USS Ronald Reagan Carrier Strike Group Departs Japan

Story Number: NNS080804-05Release Date: 8/4/2008 12:22:00 PM
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From Carrier Strike Group 7 Public Affairs

USS RONALD REAGAN, At Sea (NNS) -- Four ships and more than 5,000 Sailors of Carrier Strike Group (CSG) 7 departed Japan, July 31 and August 1, after routine port visits marked by numerous displays of good will and community service throughout the country.

The strike group's flagship, the Nimitz-class nuclear aircraft carrier USS Ronald Reagan (CVN 76), embarked Carrier Air Wing (CVW) 14 and the guided-missile destroyer USS Howard (DDG 83) left Sasebo, while the guided-missile cruiser USS Chancellorsville (CG 62) departed Yokosuka, and the guided-missile destroyer USS Gridley (DDG 101) departed Fukuoka.

While in Japan, more than 200 strike group Sailors volunteered to help make a difference in various Japanese communities by participating in eight community relations projects at local high schools and orphanages.

"Our ties with Japan go very deep," said Rear Adm. Phil Wisecup, the strike group's commander. "Our Sailors understand that it's about being good neighbors to our friends and representing the very best of America. We approached this port like we had a mission ashore, and we accomplished it."

One of the most popular projects involved the Ronald Reagan First Class Petty Officer Association, which hosted a pool party for a local orphanage.

"I think this party was a great opportunity for us to interact with Japanese kids and the community," said Religious Program Specialist 1st Class (SW/AW/FMF) David Winter. "With the kids it's more personal. I think we all have a little bit of kid in us, and here in this environment I think it just meshes really well."

Working with the Japanese children was both rewarding and fun.

"I think we accomplished our goal of establishing relationships with the Japanese youth. We didn't want to leave, it was that fun," said USS Gridley Sonar Technician (Surface) 2nd Class (SW) Marquis Hubbard.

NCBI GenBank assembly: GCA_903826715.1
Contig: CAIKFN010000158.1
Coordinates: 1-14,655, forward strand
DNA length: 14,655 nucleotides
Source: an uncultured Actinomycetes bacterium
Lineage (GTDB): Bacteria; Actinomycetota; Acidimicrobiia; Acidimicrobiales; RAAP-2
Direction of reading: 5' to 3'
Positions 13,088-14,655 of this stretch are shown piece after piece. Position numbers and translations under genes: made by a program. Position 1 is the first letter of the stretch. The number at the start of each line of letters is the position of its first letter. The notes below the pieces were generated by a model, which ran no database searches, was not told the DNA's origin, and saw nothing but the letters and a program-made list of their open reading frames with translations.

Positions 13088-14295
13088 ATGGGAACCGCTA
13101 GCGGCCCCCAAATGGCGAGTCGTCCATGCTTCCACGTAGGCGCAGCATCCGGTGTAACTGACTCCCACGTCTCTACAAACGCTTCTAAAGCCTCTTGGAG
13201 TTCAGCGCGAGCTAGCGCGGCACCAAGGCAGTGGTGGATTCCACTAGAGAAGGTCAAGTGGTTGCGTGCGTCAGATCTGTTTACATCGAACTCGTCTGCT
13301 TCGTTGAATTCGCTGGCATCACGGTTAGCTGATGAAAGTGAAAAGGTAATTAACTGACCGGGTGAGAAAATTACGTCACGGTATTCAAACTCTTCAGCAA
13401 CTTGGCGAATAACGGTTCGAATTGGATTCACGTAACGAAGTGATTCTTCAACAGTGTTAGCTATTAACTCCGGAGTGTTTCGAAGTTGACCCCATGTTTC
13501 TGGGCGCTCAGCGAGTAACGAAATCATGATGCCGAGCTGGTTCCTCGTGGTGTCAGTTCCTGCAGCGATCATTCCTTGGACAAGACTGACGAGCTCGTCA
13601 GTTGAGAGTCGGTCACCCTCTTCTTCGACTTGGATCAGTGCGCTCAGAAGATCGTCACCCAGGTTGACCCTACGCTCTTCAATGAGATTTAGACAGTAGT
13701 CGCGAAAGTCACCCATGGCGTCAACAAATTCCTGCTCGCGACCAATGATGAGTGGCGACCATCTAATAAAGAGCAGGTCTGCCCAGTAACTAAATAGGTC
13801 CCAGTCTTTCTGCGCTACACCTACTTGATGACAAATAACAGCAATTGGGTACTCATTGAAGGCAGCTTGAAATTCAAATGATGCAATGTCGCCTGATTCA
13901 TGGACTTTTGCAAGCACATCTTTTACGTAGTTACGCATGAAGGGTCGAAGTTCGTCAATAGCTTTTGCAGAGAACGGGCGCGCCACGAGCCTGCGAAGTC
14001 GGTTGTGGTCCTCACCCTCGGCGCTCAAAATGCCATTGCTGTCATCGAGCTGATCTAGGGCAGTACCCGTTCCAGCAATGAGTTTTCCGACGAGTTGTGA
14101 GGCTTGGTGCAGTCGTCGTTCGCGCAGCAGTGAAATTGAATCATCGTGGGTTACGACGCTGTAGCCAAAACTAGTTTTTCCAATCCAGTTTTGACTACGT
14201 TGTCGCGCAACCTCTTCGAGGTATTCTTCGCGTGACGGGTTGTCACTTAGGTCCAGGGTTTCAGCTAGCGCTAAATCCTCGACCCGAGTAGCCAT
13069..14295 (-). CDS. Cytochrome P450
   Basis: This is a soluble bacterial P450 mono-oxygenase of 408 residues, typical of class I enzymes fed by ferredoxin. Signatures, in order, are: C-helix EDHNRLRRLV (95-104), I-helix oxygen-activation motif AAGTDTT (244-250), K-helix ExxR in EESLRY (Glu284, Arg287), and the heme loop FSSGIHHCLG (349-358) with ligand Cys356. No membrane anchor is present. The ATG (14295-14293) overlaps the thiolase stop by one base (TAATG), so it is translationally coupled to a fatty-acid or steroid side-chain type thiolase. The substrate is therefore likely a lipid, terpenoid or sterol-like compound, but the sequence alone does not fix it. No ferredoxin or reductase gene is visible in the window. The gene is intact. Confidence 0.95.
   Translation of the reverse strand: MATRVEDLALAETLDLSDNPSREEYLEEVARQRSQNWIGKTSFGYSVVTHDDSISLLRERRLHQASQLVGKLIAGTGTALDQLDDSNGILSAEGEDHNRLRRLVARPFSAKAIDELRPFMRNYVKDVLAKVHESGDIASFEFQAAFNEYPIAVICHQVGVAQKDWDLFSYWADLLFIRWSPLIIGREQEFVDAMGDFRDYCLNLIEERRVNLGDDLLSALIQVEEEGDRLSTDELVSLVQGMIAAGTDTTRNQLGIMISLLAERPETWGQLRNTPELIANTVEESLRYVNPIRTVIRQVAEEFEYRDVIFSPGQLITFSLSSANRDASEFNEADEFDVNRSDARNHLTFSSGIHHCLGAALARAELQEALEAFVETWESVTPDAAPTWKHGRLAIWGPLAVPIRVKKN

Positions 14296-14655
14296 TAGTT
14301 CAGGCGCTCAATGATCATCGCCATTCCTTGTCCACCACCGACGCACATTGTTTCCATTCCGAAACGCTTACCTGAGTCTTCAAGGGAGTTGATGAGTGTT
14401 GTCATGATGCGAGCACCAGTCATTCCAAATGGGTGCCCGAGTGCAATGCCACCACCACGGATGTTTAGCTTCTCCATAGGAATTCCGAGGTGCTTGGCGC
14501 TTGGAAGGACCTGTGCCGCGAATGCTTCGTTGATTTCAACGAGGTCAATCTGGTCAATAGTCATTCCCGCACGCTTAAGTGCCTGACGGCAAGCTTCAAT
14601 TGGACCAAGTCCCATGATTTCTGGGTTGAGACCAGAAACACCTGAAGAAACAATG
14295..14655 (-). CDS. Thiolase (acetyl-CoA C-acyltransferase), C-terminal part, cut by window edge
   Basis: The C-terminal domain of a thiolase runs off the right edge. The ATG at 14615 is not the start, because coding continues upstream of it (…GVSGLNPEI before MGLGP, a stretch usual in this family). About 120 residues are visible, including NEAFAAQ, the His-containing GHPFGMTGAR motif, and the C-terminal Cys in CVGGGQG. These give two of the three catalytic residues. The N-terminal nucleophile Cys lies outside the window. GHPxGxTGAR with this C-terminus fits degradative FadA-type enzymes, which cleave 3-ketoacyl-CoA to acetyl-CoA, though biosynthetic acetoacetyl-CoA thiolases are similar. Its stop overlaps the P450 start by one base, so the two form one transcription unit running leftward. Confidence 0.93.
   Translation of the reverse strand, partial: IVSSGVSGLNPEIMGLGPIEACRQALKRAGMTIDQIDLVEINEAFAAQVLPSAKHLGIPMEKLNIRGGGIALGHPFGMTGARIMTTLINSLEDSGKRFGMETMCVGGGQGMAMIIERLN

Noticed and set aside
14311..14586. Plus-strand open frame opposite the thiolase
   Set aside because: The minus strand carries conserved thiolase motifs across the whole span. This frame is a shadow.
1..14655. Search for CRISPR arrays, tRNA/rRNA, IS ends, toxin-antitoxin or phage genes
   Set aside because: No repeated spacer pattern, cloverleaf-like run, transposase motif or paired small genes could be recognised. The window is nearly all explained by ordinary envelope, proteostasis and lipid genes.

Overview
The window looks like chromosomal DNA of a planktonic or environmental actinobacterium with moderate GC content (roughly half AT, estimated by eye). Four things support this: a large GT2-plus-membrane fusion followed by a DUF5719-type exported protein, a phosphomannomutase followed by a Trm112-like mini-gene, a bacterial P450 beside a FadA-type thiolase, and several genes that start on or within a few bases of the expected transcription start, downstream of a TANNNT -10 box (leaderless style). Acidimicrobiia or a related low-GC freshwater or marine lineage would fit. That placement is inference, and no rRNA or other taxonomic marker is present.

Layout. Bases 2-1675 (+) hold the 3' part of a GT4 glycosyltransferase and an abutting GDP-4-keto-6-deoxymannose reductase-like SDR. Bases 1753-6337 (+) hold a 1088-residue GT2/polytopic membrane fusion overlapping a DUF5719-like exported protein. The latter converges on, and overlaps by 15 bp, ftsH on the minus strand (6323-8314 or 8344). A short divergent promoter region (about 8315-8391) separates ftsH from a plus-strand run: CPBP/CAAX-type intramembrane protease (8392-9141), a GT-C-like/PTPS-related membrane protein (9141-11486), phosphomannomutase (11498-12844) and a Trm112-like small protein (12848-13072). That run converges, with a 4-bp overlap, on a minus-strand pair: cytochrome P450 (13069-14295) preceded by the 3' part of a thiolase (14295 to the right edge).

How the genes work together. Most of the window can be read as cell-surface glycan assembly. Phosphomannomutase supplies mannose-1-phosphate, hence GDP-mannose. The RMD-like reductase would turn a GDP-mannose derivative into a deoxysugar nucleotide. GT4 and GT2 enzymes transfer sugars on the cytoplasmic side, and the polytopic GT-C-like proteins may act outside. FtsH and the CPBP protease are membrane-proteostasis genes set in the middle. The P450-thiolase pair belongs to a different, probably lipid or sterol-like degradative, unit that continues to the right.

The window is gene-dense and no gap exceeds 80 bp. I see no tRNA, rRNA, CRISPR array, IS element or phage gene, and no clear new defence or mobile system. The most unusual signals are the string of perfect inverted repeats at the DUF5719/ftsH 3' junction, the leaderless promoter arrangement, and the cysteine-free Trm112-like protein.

"The people were so very friendly and very patient with our language barrier," said Operations Specialist 2nd Class Christina Ross of Gridley. "By the end of the night I was speaking pretty decent Japanese."

Hundreds of Sailors took advantage of tours sponsored by Morale, Welfare and Recreation, including sightseeing excursions, hiking trips and sporting events.

Lt. Cmdr. Walter Williamson, a nurse-anesthetist aboard Ronald Reagan, participated in the Kashima Shrine & Sake Factory tour. The shrine was built around 660 B.C.

"I had a great time on the tour. It was a good way to see the country and the culture," said Willimson. "The sake was good and cold and the shrine was beautiful."

The Ronald Reagan Carrier Strike Group is currently in the U.S. 7th Fleet's area of responsibility as part of a routine deployment to promote peace, cooperation and stability in the region. Homeported in San Diego, Ronald Reagan is the Navy's newest Nimitz-class aircraft carrier.

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The Nimitz-class aircraft carrier USS Ronald Reagan (CVN 76) prepares to enter Sasebo harbor in Sasebo, Japan for a port call.
080728-N-5961C-001 SASEBO, Japan (July 28, 2008) The Nimitz-class aircraft carrier USS Ronald Reagan (CVN 76) prepares to enter Sasebo harbor in Sasebo, Japan for a port call. The Ronald Reagan Carrier Strike Group is on a routine deployment in the U.S. 7th Fleet area of responsibility. Operating in the Western Pacific and Indian Ocean, the U.S. 7th Fleet is the largest of the forward-deployed U.S. fleets covering 52 million square miles, with approximately 50 ships, 120 aircraft and 20,000 Sailors and Marines assigned at any given time. (U.S. Navy photo by Senior Chief Mass Communication Specialist Spike Call/Released)
July 30, 2008
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